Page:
What they thought was to break the backbone of SWAPO because they thought all SWAPO combatants were in these two camps including all our leaders so they aimed at breaking SWAPO militarily but they failed.
Where was the founding father of the Namibian nation Dr. Sam Shafiishuna Nujoma when it happened?
I can’t remember well where he was by that time but what I know is that within 24 hours he was there in Cassinga and was pictured holding a baby who survived the attacks. After the attack the one who survived by running into places like Shamutete, Njamba were Cubans and some were collected by SWAPO trucks that were sent from Matala and were taken to Lubango in Angola.
After the attacks what decision was taken by PLAN fighters in exile?
The decision was always there that we have to intensify the armed struggle and in revenge many camps were attacked in Namibia and for us who were in Zambia we attacked Katima Mulilo base in August 1978, this was part of avenging and also celebrating the 26 August the launching of the armed struggle and we were attacking bases from that time just to avenge.
In Caprivi the bases which were attacked were Katima Mulilo base and the other one which was found between Nukwa and Mpacha and that was in July, 1978 in Northern Namibia many bases were attacked such as Eenana, Elundu base where one white South African soldier was captured by PLAN fighters, other bases were at Ruacana and at Ombalantu there were also bases which were attacked and many South African soldiers died especially after Cassinga massacre we really intensified the armed struggle up to the 1980s.
What happened to the bodies of the deceased?
All bodies (corpses) of the deceased were put in a mass grave in Cassinga where close to 900 people were buried in one grave, that mass grave is there all those years we used to go there, clean up and give respect to that mass grave and even after independence there are some who went to Cassinga to clean up and at Lubango in remembrance of our heroes and heroines.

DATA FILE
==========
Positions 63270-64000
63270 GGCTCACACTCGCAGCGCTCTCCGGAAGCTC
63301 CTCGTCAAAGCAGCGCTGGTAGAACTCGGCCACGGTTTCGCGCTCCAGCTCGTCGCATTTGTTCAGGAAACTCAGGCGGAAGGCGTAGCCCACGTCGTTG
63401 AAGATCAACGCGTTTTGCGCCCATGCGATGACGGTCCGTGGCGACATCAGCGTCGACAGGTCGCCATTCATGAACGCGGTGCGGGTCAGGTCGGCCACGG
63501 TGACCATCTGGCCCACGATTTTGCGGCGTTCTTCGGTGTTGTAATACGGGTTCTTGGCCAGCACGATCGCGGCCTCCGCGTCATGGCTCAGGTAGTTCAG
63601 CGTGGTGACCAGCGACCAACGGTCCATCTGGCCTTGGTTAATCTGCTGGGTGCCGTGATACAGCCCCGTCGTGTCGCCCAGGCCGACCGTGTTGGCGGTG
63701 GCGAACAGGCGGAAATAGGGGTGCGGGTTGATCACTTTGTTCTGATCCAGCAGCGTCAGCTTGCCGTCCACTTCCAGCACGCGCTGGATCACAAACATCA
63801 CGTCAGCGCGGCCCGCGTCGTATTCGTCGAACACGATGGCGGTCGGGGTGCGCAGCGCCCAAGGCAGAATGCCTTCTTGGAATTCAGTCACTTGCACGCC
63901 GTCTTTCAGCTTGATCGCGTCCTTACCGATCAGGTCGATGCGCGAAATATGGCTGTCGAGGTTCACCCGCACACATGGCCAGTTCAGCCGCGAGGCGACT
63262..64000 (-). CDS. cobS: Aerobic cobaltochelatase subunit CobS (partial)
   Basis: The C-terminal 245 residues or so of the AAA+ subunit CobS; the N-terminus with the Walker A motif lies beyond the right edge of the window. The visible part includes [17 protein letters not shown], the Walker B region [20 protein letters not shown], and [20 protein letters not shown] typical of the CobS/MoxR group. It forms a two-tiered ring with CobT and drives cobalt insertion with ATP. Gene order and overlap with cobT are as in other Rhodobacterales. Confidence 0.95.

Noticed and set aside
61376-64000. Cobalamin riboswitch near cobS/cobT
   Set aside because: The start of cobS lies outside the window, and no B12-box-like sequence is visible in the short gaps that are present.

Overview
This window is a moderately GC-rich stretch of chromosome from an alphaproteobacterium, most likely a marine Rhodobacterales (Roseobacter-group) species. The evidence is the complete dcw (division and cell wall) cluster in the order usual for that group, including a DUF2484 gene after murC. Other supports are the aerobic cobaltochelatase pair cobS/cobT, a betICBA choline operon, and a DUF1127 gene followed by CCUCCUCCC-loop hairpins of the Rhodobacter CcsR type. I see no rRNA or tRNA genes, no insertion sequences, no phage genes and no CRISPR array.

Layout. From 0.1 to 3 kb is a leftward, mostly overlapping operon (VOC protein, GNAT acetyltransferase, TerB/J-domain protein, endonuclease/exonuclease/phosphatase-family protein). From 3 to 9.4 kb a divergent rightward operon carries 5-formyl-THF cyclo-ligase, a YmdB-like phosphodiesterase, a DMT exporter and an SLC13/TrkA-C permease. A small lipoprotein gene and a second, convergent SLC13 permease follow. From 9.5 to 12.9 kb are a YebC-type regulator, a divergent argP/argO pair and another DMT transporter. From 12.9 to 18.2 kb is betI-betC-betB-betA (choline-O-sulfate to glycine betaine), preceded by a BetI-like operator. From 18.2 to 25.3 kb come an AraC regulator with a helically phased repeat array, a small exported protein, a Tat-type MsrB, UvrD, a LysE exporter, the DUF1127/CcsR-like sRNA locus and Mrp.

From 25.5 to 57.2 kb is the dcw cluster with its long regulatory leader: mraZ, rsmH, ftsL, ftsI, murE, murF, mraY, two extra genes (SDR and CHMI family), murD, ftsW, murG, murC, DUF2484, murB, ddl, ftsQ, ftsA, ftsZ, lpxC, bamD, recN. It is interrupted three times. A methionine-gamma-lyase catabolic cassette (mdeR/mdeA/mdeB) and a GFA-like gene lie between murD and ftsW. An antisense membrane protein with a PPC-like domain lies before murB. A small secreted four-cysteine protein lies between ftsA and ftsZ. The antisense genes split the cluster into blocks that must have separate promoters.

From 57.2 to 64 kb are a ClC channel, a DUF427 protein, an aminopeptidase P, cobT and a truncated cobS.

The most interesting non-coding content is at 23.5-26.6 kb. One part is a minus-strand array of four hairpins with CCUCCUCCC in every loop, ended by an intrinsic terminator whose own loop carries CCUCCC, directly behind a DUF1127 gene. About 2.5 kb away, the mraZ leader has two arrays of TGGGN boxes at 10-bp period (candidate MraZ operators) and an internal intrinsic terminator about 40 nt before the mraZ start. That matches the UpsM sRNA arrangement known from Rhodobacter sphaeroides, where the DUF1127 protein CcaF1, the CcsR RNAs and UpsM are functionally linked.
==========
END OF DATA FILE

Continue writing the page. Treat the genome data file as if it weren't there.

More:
Who can you remember from Caprivi region who died in Cassinga Camp?
Well, I can’t remember really but maybe they were there because people from this region started going to Angola in 1977 and the late Greenwell Matongo was in Angola long time before that so he did not sacrifice there but he sacrificed later.
What lesson can you give to the young generation who are enjoying the fruits of this country today?
All what I can say to the young generation is that they should always remember Cassinga and respect heroes and heroines, living with that in mind we should also always give respect to the elders in order to build our country economically and to develop ourselves. The struggle was for emancipation to have our land and develop it so that we live in harmony, I call upon all the Namibian nation and residents of the Caprivi region to be united so that we become victorious and lastly this day should be commemorated peacefully by coming together to remember those heroes and heroines in order to build ourselves economically and politically to develop our country.
Caption:( Governor of Caprivi Region Hon. Lawrence Sampofu speaking to Caprivi Vision.)